I'm rather partial to Wikipedia's summary myself:
A legacy system is an old method, technology, computer system, or application program that continues to be used, typically because it still functions for the users' needs, even though newer technology or more efficient methods of performing a task are now available.
A lot of what other people are describing in their answers are reasons why code becomes "legacy". But the essential question itself is this:
But it's still used in the production systems - so is it really legacy? And what makes it legacy?
The fact that it is still used in production is precisely what makes it legacy. If the code does not work properly, or is no longer used in production, then that code is "broken" or "retired", respectively. Legacy means that it is still in use and works fine, but incorporates designs or techniques that are no longer in common use.
Any code or system that you either (a) would like to upgrade/update, but can't, or (b) are still in the middle of upgrading, is a legacy system. This doesn't mean refactoring or general code cleanup, it means significant changes to the design, possibly using a new framework or even a new platform.
There are any number of reasons why systems or code might become legacy:
Lack of regular maintenance or software rot. Clearly if the application is not maintained regularly, it will not keep pace with major changes in the software world. This might be due to simple neglect or it might be a deliberate choices based on business priorities or budgetary constraints.
Lack of testing. Another answer references a popular author's hyperbolic claim of any code not covered by tests being legacy code. This really isn't an accurate definition but it is a possible root cause; without good tests (automated or manual), developers become timid and afraid to make major changes because they worry about breaking something, thus leading the "software rot" above.
Rev-locking, an often-overlooked factor which is particularly insidious in projects using large open-source libraries or frameworks (although I've seen it happen with commercial tools as well). Often there will be major customization done to the framework/library, making an upgrade prohibitively difficult or expensive. Thus the system becomes legacy because it runs on an older (and possibly no-longer-supported) platform.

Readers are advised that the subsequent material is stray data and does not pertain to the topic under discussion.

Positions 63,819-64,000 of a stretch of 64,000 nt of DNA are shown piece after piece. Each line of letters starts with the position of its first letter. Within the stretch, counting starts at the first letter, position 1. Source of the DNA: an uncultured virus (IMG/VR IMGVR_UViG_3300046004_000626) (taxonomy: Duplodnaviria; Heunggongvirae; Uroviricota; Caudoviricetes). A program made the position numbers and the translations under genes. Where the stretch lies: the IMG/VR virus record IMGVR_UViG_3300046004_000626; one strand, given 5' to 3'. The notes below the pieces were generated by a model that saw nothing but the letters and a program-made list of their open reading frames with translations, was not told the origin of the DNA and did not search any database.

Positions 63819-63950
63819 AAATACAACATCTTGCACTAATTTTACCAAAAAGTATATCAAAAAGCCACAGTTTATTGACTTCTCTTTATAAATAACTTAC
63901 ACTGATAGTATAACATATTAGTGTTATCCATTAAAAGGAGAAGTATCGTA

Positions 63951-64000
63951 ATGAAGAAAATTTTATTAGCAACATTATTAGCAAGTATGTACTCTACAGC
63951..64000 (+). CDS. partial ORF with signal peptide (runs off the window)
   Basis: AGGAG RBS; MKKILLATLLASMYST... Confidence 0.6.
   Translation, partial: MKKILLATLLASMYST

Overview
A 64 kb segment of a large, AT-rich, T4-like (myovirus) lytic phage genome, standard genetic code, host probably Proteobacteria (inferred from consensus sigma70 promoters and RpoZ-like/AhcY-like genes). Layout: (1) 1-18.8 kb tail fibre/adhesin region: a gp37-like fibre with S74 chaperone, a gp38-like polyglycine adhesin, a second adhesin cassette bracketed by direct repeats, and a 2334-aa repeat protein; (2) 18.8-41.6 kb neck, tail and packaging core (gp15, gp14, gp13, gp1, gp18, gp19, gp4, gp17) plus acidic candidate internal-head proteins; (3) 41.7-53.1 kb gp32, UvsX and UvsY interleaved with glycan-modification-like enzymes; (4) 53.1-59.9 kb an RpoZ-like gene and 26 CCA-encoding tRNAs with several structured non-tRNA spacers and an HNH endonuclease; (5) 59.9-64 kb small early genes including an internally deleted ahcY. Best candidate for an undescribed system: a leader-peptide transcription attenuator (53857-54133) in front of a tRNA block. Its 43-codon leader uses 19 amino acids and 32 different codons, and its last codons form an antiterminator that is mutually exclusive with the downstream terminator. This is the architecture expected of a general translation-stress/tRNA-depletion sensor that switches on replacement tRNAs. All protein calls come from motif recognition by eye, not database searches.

The source code is no longer available, meaning that the system can only ever be added to, never changed. Since these systems have to be rewritten in order to upgrade - as opposed to incrementally/iteratively revised - many companies won't bother.
Anything that slows or stops updates to a code base can lead to that code base becoming legacy.
Now the separate, unstated-but-implied question is, what's wrong with legacy code? It's often used as a pejorative term, hence the question:
Should we shy away from this unwarranted labelling of perfectly functioning code?
And the answer is no, we shouldn't; the labeling is warranted and the term itself clearly implies functioning code. The point is not that it's function, but how it's functioning.
In some cases there's nothing wrong with legacy code. It's not a bad word. Legacy code/systems are not Evil. They've just collected some dust - sometimes a little, sometimes a lot.
Legacy becomes obsolete when the system can no longer serve (all of) the client's needs. That label is one that we need to be careful of. Otherwise, it's simply a cost/benefit equation; if the cost of upgrading would be lower than the cost of its benefits (including lower future maintenance costs) then upgrade, otherwise, leave it alone. No need to spit out the word "legacy" in the same tone you normally reserve for "tax audit". It's a perfectly OK situation to be in.